Let's be honest for a moment. Cloud computing has been hyped since '08 when Eucalyptus and Amazon's EC2 Services came out. Social media has been on the radar since since blogs became popular (though admittedly Twitter and Facebook upped the ante). Mobile computing has been slowly making inroads but I think it's still too soon to claim "The PC era is over." All the technologies have been around for years in one form or another; they just happen to be "hot" right now... and by the time someone starts touting them they've probably peaked.

In the next 12 months I predict there'll be a lot of potential for things like IPv4/6 networking, …

"Inchworm on a Stick" in PHP

~- is known as the inchworm on a stick operator in Perl obfuscation circles. It isn't really an operator; it's a term coined to describe negating a value and then taking its compliment, the apparent effect of which is to decrement the value. (To understand why, you need to understand how negative numbers are represented in binary.)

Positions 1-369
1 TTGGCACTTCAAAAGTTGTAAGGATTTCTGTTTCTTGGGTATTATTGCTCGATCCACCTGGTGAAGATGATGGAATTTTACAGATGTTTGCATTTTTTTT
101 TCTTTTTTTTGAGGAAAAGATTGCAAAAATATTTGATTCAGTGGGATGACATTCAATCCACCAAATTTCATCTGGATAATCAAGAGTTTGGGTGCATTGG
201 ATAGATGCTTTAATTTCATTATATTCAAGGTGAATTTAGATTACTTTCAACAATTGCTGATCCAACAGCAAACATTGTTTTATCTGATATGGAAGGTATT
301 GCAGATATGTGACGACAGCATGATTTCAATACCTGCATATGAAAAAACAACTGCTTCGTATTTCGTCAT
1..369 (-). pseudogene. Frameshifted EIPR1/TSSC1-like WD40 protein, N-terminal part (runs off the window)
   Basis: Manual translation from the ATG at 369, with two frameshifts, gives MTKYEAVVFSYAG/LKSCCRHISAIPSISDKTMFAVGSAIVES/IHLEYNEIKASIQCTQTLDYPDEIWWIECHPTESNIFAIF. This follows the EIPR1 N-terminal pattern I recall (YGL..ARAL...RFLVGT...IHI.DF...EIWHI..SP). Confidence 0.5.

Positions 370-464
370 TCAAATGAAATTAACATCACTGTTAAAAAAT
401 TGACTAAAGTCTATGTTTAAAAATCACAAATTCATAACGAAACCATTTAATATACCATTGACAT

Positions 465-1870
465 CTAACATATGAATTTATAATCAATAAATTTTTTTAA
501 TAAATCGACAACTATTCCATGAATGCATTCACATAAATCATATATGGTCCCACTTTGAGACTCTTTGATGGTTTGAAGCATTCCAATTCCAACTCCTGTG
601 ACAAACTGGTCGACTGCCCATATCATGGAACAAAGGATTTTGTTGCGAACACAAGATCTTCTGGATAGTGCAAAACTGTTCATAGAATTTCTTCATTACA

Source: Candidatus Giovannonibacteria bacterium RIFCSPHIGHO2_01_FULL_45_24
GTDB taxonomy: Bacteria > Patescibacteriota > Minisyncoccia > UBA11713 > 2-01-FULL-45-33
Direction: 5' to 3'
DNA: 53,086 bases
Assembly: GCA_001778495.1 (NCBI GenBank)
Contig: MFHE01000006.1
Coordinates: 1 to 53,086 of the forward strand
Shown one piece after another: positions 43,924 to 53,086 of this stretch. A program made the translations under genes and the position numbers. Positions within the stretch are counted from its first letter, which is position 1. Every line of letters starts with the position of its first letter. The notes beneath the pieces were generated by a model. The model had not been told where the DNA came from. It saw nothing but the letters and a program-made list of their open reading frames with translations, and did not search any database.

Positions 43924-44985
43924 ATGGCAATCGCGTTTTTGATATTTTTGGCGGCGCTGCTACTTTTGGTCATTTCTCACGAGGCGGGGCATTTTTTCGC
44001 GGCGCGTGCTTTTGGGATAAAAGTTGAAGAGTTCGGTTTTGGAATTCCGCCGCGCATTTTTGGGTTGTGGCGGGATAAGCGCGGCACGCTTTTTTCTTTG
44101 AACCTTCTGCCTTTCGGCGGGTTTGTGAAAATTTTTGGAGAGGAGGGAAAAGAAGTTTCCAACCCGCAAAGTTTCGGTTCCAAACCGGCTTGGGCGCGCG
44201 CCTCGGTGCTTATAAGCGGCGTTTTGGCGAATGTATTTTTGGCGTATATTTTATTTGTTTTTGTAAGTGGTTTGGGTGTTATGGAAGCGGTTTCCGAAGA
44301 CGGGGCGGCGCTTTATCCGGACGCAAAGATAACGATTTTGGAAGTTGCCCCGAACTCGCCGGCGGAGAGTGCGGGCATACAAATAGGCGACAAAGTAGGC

In Perl, ~- works for positive values:

for ($i = 3; $i > -3; $i--) { print ~-$i . "\n"; } $ perl test.pl 2 1 0 4294967295 4294967294 4294967293
Interestingly enough, when the same is tried in PHP the results are slightly different...

2 1 0 -1 -2 -3
PHP treats the value as a signed integer where Perl treats it as an unsigned integer. I don't know which way is "better" or which is "more correct," but it is something I found interesting and I thought would be worth sharing.

8 Tips to Improve Your Golf Game